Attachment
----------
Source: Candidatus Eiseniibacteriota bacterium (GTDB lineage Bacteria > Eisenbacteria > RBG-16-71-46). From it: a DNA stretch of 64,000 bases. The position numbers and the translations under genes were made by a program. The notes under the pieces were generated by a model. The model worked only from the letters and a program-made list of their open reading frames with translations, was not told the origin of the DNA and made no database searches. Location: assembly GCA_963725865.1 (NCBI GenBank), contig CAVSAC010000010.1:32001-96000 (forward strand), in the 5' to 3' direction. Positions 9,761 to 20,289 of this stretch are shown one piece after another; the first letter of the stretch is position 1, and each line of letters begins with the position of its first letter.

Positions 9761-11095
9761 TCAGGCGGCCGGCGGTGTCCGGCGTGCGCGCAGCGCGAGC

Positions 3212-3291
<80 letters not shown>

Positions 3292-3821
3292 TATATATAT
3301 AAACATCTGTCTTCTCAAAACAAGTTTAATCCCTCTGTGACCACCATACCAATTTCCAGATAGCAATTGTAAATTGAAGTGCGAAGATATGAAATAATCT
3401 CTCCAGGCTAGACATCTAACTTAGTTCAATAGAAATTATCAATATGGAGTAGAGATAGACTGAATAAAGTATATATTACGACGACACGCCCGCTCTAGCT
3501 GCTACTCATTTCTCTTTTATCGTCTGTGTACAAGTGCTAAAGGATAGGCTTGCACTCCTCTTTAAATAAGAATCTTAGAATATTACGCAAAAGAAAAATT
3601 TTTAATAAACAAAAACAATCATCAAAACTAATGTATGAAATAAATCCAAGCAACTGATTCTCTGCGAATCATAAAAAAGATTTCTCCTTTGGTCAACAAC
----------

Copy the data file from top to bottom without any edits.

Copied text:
Source: Candidatus Eiseniibacteriota bacterium (GTDB lineage Bacteria > Eisenbacteria > RBG-16-71-46). From it: a DNA stretch of 64,000 bases. The position numbers and the translations under genes were made by a program. The notes under the pieces were generated by a model. The model worked only from the letters and a program-made list of their open reading frames with translations, was not told the origin of the DNA and made no database searches. Location: assembly GCA_963725865.1 (NCBI GenBank), contig CAVSAC010000010.1:32001-96000 (forward strand), in the 5' to 3' direction. Positions 9,761 to 20,289 of this stretch are shown one piece after another; the first letter of the stretch is position 1, and each line of letters begins with the position of its first letter.

Positions 9761-11095
9761 TCAGGCGGCCGGCGGTGTCCGGCGTGCGCGCAGCGCGAGC

Positions 3212-3291
<80 letters not shown>

Positions 3292-3821
3292 TATATATAT
3301 AAACATCTGTCTTCTCAAAACAAGTTTAATCCCTCTGTGACCACCATACCAATTTCCAGATAGCAATTGTAAATTGAAGTGCGAAGATATGAAATAATCT
3401 CTCCAGGCTAGACATCTAACTTAGTTCAATAGAAATTATCAATATGGAGTAGAGATAGACTGAATAAAGTATATATTACGACGACACGCCCGCTCTAGCT
3501 GCTACTCATTTCTCTTTTATCGTCTGTGTACAAGTGCTAAAGGATAGGCTTGCACTCCTCTTTAAATAAGAATCTTAGAATATTACGCAAAAGAAAAATT
3601 TTTAATAAACAAAAACAATCATCAAAACTAATGTATGAAATAAATCCAAGCAACTGATTCTCTGCGAATCATAAAAAAGATTTCTCCTTTGGTCAACAAC